Julian and Maddalo

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"Julian and Maddalo: A Conversation"
Posthumous Poems Percy B. Shelley 1824.jpg
Posthumous Poems of Percy Bysshe Shelley
Author Percy Bysshe Shelley
Country United Kingdom
Language English
Genre(s) Philosophical poem, dialogue
Published in Percy Bysshe Shelley Posthumous Poems
Publisher John and Henry L. Hunt
Media type Print (hardback)
Publication date 1824
1819 draft of Julian and Maddalo: A Conversation. Bodleian Library.

Julian and Maddalo: A Conversation (1818–19) is a poem in 617 lines of enjambed heroic couplets by Percy Bysshe Shelley. It was written in the autumn of 1818 at a villa called I Capuccini, in Este, near Venice, which had been lent to Shelley by his friend Lord Byron, and it was given its final revision in 1819. Shelley originally intended the poem to appear in The Examiner, a Radical paper edited by Leigh Hunt, but then decided instead on anonymous publication by Charles Ollier. This plan fell through, and Julian and Maddalo first appeared after Shelley's death in a volume of his works called Posthumous Poems in 1824 (see 1824 in poetry), edited by his widow.[1] It is inspired by conversations Shelley had with Byron in Venice in 1818, in which they explored their different outlooks on life. The bitter cynicism of Count Maddalo in the poem reflects closely Lord Byron's views, as Julian's atheism and faith in the potentialities of man does those of Shelley himself. It is written in a conversational, natural style, which had not until then been usual in Shelley's works, and which may have been partly suggested by Byron's poem Beppo. Julian and Maddalo was in its turn a strong influence on the dramatic monologues of Robert Browning.[2]

Synopsis[edit]

"Julian and Maddalo" is prefaced by a prose description of the main characters. Maddalo is described as a rich Venetian nobleman whose "passions and…powers are incomparably greater than those of other men; and, instead of the latter having been employed in curbing the former, they have mutually lent each other strength"; while Julian is said to be

an Englishman of good family, passionately attached to those philosophical notions which assert the power of man over his own mind, and the immense improvements of which, by the extinction of certain moral superstitions, human society may be yet susceptible…He is a complete infidel, and a scoffer at all things reputed holy.[3]

The poem proper then begins with a depiction of the two title characters riding through a Venetian scene and discussing the subjects of religious faith, free will and progress. Julian

Argued against despondency, but pride
Made my companion take the darker side.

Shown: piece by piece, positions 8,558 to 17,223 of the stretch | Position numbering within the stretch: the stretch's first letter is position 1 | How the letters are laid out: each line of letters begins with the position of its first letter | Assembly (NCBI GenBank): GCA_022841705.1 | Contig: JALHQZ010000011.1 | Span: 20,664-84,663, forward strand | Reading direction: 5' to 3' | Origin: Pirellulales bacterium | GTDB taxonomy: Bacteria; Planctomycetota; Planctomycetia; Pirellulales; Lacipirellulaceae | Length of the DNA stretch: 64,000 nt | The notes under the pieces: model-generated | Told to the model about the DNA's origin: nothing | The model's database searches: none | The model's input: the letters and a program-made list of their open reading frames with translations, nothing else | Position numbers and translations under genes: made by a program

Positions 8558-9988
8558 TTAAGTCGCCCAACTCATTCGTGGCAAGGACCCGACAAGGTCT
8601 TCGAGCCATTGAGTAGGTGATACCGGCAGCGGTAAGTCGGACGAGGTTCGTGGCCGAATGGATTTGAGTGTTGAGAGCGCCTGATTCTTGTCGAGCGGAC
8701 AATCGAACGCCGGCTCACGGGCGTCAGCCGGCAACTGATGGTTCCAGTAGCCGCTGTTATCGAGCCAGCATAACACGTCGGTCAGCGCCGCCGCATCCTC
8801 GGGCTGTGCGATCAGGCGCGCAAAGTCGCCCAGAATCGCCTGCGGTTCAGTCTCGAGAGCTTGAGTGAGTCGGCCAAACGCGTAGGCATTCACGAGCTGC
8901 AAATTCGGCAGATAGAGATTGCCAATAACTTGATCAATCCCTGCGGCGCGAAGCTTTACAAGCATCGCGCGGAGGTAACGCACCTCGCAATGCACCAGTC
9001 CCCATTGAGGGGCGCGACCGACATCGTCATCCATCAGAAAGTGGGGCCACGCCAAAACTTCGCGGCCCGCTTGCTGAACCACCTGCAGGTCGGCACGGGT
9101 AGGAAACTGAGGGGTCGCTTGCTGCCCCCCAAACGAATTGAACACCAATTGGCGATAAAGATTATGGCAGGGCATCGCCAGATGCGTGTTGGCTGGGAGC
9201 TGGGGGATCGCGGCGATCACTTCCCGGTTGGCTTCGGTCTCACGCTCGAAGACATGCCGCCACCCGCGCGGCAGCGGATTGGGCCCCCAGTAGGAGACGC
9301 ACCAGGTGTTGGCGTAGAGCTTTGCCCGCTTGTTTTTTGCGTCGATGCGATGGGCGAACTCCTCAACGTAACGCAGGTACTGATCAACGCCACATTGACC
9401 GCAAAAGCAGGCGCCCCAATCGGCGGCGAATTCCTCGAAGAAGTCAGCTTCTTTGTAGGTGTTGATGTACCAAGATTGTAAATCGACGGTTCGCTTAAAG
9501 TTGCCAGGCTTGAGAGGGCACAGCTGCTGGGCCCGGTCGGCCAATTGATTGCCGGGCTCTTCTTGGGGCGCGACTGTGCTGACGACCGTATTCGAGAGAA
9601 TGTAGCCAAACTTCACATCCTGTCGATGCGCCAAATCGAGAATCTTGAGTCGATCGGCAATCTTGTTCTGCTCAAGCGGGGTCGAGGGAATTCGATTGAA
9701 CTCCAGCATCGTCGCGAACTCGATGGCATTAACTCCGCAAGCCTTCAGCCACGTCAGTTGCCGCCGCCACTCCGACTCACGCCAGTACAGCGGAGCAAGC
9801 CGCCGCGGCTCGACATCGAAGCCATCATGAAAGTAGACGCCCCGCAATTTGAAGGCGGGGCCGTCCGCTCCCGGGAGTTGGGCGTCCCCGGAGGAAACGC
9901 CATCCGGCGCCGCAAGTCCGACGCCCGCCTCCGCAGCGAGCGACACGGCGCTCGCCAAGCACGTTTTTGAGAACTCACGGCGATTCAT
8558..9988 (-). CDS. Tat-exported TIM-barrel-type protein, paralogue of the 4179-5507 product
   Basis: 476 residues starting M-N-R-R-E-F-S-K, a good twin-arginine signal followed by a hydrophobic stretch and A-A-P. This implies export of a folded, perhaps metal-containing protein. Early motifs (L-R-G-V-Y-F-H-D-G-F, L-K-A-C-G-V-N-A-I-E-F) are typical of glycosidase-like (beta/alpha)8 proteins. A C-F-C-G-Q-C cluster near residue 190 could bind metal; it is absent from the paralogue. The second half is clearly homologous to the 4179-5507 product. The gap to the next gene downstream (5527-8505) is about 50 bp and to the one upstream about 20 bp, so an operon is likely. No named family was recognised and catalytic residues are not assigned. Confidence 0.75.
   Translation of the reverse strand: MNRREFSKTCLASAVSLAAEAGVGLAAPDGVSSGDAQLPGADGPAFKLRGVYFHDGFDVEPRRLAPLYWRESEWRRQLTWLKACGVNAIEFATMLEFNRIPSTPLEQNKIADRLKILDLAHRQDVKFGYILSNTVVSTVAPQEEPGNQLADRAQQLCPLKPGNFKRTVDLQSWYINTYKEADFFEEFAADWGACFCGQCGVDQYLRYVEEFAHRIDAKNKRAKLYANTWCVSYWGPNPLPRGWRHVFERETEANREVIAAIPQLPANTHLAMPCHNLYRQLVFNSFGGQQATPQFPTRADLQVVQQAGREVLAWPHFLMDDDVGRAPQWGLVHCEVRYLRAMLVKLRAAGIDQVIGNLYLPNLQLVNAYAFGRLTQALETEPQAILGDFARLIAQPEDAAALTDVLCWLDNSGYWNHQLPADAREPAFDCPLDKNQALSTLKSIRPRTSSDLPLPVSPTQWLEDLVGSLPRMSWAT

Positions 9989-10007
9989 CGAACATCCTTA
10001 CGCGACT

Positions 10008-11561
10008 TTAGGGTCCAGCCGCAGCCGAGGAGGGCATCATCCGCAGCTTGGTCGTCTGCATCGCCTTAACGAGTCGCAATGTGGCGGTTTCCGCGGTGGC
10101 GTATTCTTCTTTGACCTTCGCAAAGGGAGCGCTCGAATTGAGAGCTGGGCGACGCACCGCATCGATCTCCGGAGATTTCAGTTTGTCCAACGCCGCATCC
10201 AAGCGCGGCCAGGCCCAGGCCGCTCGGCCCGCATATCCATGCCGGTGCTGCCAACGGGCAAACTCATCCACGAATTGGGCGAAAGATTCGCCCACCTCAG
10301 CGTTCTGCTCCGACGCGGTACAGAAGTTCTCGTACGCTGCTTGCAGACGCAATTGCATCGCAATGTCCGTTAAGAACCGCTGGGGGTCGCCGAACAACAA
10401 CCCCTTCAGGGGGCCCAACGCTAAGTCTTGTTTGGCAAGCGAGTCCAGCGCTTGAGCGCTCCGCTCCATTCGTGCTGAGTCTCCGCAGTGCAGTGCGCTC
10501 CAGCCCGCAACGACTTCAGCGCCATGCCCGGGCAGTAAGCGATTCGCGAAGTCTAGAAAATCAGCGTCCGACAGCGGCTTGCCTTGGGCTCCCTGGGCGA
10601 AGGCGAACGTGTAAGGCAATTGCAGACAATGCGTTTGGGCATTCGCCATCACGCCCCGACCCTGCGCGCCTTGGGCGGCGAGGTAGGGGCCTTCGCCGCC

The sense that he was greater than his kind
Had struck, methinks, his eagle spirit blind
By gazing on its own exceeding light.[4]

They then board the Count's gondola and pass a lunatic asylum, which provokes from Maddalo a comparison between the inmates' situation and the futility of all mortal life. The next day Julian visits Maddalo and meets his baby daughter (based on Byron's daughter Allegra),[5] whose childish innocence inspires him to a statement of his own optimistic belief in the power of Good. Maddalo dismisses Julian's creed as Utopian, and compares him with a former friend who has since gone mad. They again take the gondola to the madhouse to meet this man, who tells them a confused and disconnected account of an ill-fated romance and of his abandonment by his lover. (This character has been identified by scholars as a composite of Shelley himself and the poet Tasso; the lover perhaps as Mary Shelley, whose relationship with the poet had lately been under some strain.)[6] Julian and Maddalo are downcast by the maniac's story, Maddalo commenting that

Most wretched men
Are cradled into poetry by wrong,
They learn in suffering what they teach in song.[7]

Julian leaves Venice but, returning many years later, asks Maddalo's daughter about the madman and is told that his lover had returned and again left him, and that both were now dead.

Notes[edit]

  1. ^ George Saintsbury A History of English Prosody: From the Twelfth Century to the Present Day (London: Macmillan, 1923) vol. 3, p. 108; Thomas Hutchinson (ed.) The Complete Poetical Works of Shelley (Oxford: Clarendon Press, 1904) pp. 204, 219–220.
  2. ^ Sir A. W. Ward and A. R. Waller (eds.) The Cambridge History of English Literature (Cambridge: Cambridge University Press, 1915) vol. 12, p. 63; "Julian and Maddalo: A Conversation" The Oxford Companion to English Literature. Edited by Dinah Birch. Oxford University Press Inc. Oxford Reference Online. Oxford University Press. West Sussex County Library Service. 24 December 2009 <http://www.oxfordreference.com/views/ENTRY.html?subview=Main&entry=t113.e4098>
  3. ^ Preface
  4. ^ Line 48
  5. ^ "Julian and Maddalo: A Conversation" The Oxford Companion to English Literature. Edited by Dinah Birch. Oxford University Press Inc. Oxford Reference Online. Oxford University Press. West Sussex County Library Service. 24 December 2009 <http://www.oxfordreference.com/views/ENTRY.html?subview=Main&entry=t113.e4098>
  6. ^ "Julian and Maddalo: A Conversation" The Oxford Companion to English Literature. Edited by Dinah Birch. Oxford University Press Inc. Oxford Reference Online. Oxford University Press. West Sussex County Library Service. 24 December 2009 <http://www.oxfordreference.com/views/ENTRY.html?subview=Main&entry=t113.e4098>; H. C. G. Matthew and Brian Harrison (eds.) The Oxford Dictionary of National Biography (Oxford: Oxford University Press, 2004) vol. 50, p. 207.
  7. ^ Line 544.

External links[edit]